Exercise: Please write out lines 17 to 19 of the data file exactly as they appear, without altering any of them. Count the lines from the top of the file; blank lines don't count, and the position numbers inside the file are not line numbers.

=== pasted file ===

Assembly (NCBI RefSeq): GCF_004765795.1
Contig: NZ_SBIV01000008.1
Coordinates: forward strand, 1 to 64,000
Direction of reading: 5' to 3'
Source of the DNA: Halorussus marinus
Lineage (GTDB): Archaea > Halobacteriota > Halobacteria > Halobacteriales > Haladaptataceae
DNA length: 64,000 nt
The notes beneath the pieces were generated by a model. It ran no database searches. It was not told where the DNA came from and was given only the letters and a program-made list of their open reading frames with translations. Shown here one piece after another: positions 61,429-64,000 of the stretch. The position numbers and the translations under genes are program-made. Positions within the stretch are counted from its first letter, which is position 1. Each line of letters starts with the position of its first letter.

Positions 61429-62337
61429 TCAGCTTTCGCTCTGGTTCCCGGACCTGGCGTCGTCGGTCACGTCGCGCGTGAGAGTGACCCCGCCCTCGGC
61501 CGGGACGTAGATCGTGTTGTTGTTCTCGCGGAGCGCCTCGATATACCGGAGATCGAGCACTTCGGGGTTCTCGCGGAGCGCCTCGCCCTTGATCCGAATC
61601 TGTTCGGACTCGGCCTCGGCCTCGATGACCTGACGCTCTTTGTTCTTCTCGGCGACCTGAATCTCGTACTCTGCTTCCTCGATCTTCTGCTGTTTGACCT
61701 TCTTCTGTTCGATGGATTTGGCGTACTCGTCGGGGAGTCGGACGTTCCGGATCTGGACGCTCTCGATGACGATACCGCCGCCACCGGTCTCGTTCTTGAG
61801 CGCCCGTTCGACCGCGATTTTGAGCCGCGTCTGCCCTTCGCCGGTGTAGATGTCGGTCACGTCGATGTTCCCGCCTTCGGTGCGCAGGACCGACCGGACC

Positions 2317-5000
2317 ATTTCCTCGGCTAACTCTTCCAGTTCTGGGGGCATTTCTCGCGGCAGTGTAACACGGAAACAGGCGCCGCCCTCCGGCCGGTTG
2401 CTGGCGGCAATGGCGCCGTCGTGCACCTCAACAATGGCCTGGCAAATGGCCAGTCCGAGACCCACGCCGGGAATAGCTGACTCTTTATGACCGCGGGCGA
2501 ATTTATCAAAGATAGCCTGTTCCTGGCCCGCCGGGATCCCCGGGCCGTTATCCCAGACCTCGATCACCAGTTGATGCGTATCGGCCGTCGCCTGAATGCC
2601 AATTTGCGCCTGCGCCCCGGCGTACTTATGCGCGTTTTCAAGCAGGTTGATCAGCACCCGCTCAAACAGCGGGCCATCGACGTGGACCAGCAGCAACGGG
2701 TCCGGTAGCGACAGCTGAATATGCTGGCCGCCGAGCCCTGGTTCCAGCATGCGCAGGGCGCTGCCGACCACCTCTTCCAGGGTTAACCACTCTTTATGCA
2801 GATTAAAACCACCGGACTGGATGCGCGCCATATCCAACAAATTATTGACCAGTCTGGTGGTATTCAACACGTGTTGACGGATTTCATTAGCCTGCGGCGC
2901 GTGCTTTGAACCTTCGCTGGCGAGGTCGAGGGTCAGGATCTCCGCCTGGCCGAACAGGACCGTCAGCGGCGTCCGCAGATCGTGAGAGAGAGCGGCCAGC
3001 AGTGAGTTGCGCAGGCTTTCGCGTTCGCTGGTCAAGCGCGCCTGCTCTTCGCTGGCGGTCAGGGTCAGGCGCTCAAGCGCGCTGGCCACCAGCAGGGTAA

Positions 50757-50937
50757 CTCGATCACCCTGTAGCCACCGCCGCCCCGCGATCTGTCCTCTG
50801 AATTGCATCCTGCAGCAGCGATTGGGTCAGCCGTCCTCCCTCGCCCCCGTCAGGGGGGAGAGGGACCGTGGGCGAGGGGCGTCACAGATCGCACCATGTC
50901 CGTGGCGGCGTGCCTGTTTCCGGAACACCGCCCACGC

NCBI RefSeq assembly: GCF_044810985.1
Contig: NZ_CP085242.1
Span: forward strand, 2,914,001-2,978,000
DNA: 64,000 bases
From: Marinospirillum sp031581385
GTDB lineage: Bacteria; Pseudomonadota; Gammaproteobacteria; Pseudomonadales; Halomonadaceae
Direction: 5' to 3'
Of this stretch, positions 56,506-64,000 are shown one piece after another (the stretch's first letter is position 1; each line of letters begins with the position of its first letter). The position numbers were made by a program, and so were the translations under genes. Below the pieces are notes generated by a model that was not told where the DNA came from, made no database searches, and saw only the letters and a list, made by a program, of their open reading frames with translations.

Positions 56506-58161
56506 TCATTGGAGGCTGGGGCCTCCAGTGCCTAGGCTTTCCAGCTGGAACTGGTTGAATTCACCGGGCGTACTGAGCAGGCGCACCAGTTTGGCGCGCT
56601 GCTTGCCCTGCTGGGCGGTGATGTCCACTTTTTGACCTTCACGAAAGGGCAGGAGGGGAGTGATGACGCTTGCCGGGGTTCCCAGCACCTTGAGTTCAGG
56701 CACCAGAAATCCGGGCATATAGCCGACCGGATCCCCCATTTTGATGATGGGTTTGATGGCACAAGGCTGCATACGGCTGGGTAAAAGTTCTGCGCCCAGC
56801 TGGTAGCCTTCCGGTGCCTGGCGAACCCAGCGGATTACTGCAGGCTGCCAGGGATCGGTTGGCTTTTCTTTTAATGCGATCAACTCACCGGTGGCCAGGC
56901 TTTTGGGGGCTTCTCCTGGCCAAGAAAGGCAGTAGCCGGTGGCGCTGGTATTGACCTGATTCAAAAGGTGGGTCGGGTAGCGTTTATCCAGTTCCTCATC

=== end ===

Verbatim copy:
2401 CTGGCGGCAATGGCGCCGTCGTGCACCTCAACAATGGCCTGGCAAATGGCCAGTCCGAGACCCACGCCGGGAATAGCTGACTCTTTATGACCGCGGGCGA
2501 ATTTATCAAAGATAGCCTGTTCCTGGCCCGCCGGGATCCCCGGGCCGTTATCCCAGACCTCGATCACCAGTTGATGCGTATCGGCCGTCGCCTGAATGCC
2601 AATTTGCGCCTGCGCCCCGGCGTACTTATGCGCGTTTTCAAGCAGGTTGATCAGCACCCGCTCAAACAGCGGGCCATCGACGTGGACCAGCAGCAACGGG